Over the last few years, I’ve seen people more and more say things like “since we are all sinners, we can’t trust ourselves and we need to rely on the pastors and elders of our local churches to guide us.”
That sounds spiritual. But it represents a very significant misunderstanding.
I know that can sound radical. So, first off, let me clarify what I don’t mean. I don’t mean that counsel is a bad thing, or that the local church has no role to play in giving good counsel. “The way of a fool is right in his own eyes, but a wise man listens to [good] advice” (Proverbs 12:15).
The problem with this statement is that it is reversing the way the doctrine of sin is supposed to be applied in relation to the role of leaders.
The implications of the doctrine of sin for decision making are not first about church members and everyday people needing the help of leaders to guide their lives. Centuries of human history in general and church history in particular bear out that making that the focus is actually a recipe for tyranny.
Further, it almost assumes that people are not competent to lead their own lives and fails to recognize that no human being has ultimate authority over us. “Who are you to judge the servant of another? To his own master he stands or falls” (Romans 14:4). This applies to church leaders as well as everyone else: no one is to insert themselves between any Christian and the Lord. Each person is directly accountable to Jesus Christ alone. (This is a standard Reformed doctrine, and is discussed in a very helpful way in Paul Helm’s short book The Callings; it is also the basis on which Martin Luther was able to stand up to the corruption of his day in the church.)
Instead, the first implication the doctrine of sin has in relation to the role of leaders in the church (and anywhere else) is that leadership needs to be held accountable and have checks and balances.
In other words, of course we are all sinners — and we need to remember that this applies to leaders also. Further, sin is most easily given legs to cause harm when it is institutionalized through positional authority.
For that reason, the first and most important implication for the doctrine of sin for how we lead our lives does not have to do with followers needing church leaders to help guide their lives. It has first of all to do with leaders having checks and balances and recognizing that they are accountable to the people they lead. This is the only way to prevent abuse of power. And note that the issue is not the virtue or intentions of the leaders; good leaders need this just as much as leaders of poor character (who, of course, shouldn’t be leading anyway).
Centuries of history bear this out, and the lessons have been encapsulated in the rise of democracy and the founding of our nation. The greatest danger arising from universal sin is not that the everyday people will cause harm, but that those in positions of formal authority will misuse that authority, thereby causing even greater harm to a much larger number of people.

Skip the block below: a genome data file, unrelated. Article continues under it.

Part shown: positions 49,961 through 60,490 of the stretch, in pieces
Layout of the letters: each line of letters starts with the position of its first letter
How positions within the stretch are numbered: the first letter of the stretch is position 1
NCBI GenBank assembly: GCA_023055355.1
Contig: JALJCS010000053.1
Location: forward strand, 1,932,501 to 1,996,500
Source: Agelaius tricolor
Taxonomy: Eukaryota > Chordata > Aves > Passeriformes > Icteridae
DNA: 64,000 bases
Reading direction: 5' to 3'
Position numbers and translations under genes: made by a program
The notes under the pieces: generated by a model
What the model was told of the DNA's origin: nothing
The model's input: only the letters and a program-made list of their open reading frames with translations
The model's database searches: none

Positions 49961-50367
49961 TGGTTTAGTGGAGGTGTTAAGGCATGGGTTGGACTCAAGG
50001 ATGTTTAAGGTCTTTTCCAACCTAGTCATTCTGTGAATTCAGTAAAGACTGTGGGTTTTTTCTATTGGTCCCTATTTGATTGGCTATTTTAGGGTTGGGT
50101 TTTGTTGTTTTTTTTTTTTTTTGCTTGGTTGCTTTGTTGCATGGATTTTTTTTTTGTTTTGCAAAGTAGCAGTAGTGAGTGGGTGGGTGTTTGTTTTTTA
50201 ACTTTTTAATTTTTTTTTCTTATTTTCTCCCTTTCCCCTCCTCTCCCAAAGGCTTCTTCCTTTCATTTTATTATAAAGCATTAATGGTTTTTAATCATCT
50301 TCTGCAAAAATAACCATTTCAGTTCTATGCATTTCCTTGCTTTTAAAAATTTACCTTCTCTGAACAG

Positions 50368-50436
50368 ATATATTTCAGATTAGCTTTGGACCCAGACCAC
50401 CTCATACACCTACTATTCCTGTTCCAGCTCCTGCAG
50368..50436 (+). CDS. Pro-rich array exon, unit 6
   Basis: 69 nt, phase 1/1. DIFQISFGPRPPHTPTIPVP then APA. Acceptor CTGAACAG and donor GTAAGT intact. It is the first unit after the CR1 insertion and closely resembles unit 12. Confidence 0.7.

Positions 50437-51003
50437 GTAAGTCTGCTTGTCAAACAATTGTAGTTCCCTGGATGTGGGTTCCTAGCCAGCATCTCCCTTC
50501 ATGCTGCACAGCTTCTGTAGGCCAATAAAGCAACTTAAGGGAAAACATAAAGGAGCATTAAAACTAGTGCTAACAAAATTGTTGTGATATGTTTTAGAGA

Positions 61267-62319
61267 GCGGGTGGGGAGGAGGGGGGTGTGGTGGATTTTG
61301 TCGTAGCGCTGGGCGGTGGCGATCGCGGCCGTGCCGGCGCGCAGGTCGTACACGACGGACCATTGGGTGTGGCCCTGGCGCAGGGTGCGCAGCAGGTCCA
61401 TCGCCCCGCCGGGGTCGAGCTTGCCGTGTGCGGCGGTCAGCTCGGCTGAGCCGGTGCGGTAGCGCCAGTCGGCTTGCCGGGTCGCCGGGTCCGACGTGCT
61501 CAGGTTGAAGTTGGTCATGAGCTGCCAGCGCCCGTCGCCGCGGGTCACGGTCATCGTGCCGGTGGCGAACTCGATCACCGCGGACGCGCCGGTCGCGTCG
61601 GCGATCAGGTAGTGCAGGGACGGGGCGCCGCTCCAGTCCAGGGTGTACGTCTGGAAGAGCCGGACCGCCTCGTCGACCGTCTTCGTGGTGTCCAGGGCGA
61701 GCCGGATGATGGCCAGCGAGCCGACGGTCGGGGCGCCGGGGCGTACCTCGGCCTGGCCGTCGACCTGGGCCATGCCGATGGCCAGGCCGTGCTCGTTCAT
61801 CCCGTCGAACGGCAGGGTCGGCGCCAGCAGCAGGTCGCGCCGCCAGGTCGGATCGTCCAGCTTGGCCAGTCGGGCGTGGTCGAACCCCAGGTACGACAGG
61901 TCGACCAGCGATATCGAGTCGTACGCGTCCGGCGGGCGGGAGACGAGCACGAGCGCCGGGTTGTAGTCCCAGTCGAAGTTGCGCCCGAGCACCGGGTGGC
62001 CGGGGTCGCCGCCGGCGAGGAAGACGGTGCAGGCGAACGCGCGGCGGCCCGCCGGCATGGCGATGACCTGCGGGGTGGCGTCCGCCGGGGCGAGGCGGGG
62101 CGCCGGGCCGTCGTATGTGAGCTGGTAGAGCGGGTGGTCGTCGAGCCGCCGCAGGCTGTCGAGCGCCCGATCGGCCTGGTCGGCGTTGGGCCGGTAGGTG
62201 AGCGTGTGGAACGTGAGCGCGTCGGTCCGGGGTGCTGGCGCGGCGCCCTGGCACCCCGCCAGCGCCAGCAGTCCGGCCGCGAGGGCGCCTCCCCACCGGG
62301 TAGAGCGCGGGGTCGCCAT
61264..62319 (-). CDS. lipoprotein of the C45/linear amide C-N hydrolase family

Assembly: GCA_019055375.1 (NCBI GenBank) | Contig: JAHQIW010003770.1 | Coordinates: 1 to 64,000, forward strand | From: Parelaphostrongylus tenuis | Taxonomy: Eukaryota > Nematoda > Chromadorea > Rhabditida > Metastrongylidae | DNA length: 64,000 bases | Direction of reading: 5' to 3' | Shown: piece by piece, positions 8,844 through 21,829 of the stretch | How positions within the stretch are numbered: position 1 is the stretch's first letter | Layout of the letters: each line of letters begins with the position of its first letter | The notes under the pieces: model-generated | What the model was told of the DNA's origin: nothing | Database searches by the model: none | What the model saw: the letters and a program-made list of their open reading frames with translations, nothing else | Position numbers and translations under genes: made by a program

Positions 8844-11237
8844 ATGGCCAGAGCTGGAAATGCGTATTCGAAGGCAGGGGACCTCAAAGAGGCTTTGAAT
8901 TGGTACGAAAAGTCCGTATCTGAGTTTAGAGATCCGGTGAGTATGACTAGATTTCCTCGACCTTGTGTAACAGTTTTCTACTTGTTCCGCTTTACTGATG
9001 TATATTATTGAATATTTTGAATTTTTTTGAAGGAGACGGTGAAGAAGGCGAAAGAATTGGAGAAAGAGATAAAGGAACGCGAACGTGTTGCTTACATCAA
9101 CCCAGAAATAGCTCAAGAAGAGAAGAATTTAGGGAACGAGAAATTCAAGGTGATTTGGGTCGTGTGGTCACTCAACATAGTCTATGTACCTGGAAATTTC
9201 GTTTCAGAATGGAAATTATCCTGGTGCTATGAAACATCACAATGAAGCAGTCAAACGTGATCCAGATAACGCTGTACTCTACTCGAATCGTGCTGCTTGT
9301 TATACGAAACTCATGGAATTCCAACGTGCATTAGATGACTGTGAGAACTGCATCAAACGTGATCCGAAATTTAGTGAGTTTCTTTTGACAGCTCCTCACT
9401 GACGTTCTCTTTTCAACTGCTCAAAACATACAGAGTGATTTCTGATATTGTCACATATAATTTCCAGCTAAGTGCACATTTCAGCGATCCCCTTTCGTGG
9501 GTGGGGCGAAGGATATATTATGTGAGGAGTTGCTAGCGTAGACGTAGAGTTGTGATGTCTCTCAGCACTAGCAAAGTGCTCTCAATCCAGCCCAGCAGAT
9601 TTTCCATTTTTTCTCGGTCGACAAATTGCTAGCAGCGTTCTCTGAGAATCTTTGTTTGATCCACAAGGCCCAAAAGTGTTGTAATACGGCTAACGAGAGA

The problem, then, with the quote at the start of this post is that it is leaving this out. Or, perhaps more accurately, it is failing to recognize that this truth about leaders being accountable to those they lead is what needs to be given pre-eminence in our thinking when we consider the doctrine of sin and its relationship to the role of leaders. That is, our first thought should not be “we are sinners, therefore we need the help of leaders,” but rather “leaders are sinners, and therefore they need to be accountable to the people and their power needs to have checks and balances.”
A true leader welcomes this mindset, because he or she does not see himself as above the people they are leading (cf. Deuteronomy 17:20) but rather as in fact beneath them as their servant (Matthew 20:27; 23:11-12).
If you don’t feel that you can handle that, then I would say you are not qualified to lead.
With that mindset in place, and only with that mindset in place, are we then in a position to say “OK, now recognizing that all of us are fallible, let’s all of us also seek input and counsel, as is relevant and natural, from those in positions of formal leadership in our churches.”
And while doing so, we also need to recognize that counsel from anyone, including church leaders, only must be followed when it is simply a restatement of what the Scriptures command. Anything that goes beyond that may be good advice, but it is never an obligation for a person. To treat it as an obligation is equivalent to adding to the word of God — which is not looked upon as a small thing in the Scriptures (Deuteronomy 4:2; etc.).